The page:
We can quickly help you understand whether it might be worth making a claim. You must act quickly as time limits apply for the courts to be able to consider your claim.
The distribution of a deceased’s estate, big or small, can often be a source for an inheritance dispute. Wills are sometimes not updated as regularly as they should be. This means that changes in families may not be properly reflected in wills that are left.
Generally, an individual is free to leave their property to whomever they wish. However, the courts will intervene where it is believed that inadequate provision has been made for certain individuals.
The following people may bring a claim for financial provision:
Whilst family members are the most likely people to claim, unrelated individuals can claim too if they can show some dependency.
This type of claim is made under the Inheritance (Provision for Family and Dependants) Act 1975 by issuing a Part 8 Claim Form at Court together with the evidence upon which you rely. The specific statutory provisions upon which you rely should be set out.
This type of claim can be complicated and you should always instruct a solicitor to advise and assist you.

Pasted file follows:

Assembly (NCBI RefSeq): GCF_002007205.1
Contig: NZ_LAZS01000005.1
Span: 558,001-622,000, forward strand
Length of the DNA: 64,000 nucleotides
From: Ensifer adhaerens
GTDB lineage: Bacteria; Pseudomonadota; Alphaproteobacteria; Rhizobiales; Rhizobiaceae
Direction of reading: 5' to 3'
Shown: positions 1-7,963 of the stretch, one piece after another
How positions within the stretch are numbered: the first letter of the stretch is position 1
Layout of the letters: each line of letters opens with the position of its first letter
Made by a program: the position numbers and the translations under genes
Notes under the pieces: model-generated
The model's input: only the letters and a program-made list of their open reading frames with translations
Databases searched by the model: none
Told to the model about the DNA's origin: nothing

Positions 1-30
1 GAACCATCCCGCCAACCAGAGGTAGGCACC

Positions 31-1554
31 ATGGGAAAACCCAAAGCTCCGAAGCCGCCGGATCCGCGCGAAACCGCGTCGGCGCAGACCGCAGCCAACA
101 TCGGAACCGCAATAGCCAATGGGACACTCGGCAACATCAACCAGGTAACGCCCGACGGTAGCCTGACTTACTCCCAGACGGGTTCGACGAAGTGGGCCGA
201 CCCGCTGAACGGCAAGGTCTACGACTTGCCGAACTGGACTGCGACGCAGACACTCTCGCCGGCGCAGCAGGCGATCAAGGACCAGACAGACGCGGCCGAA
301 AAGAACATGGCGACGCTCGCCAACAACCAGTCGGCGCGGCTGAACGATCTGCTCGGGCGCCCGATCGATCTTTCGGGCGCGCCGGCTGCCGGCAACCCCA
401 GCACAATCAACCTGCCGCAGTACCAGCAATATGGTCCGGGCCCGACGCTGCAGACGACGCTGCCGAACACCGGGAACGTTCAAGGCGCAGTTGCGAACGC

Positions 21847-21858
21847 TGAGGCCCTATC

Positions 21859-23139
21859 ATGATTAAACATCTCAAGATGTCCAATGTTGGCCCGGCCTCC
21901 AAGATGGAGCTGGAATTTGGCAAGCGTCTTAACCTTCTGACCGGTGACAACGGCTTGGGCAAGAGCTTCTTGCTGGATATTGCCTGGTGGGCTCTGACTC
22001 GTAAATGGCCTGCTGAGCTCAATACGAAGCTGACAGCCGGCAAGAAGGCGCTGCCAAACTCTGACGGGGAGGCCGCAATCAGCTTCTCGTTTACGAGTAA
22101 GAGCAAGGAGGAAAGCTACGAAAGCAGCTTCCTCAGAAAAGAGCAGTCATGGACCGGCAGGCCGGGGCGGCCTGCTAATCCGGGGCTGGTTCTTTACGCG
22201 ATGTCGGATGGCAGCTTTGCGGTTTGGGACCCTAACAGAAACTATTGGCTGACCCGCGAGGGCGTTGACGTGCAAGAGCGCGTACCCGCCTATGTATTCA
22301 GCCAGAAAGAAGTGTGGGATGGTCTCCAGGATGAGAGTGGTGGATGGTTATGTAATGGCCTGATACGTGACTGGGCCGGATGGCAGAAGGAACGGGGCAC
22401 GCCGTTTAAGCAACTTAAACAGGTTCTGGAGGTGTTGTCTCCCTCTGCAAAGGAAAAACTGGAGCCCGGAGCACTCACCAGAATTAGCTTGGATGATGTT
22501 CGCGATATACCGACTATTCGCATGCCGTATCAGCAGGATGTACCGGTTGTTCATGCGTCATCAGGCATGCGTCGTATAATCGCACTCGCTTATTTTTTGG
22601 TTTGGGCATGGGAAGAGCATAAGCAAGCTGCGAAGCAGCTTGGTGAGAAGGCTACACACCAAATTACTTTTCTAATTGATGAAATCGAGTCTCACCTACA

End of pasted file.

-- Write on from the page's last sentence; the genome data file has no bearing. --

We understand that this type of claim can be incredibly difficult to bring if you are acting without a solicitor. As such, we may be able to assist you following an initial review, by entering into a “no-win no-fee” agreement. Not all cases are suitable for this type of agreement, however, especially where the prospects of succeeding are not incredibly strong. In borderline cases, we may be able to assist with a different arrangement, where we share some of the risk with you, so you do not have to pay the full hourly rates we would normally charge.
We would seek our costs from the estate in the first instance, and you would only be asked to pay us personally if we were unable to recover from the estate. Again, we can assist you in identifying whether this is likely.
Claims must normally be made within 6 months of the grant of probate. Sometimes, claims can be made outside of this time period, although the Court will need to be persuaded that it is appropriate to allow you to claim late. It may not be too difficult to persuade the court of this but each case will depend on its own facts.
When considering your claim under the Inheritance (Provision for Family and Dependants) Act 1975, the court will examine various factors, such as:
Where the court believes that “reasonable financial provision” has not been made, it can make various types of order to ensure that the applicant is properly catered for; these include the following:
The courts generally have a discretion as to what it considers, in any given case, to be appropriate and reasonable financial provision. However, we will guide you as to what we consider to be most likely to awarded at court.
Inheritance disputes of this nature, when seeking payment from the estate, can sometimes be resolved quickly following correspondence between the parties and the beneficiaries. Where this is not always possible, then specialist litigation solicitors are essential, to ensure that you minimise the time time it will take to get the best recovery for you, at as little expense (if any) as possible.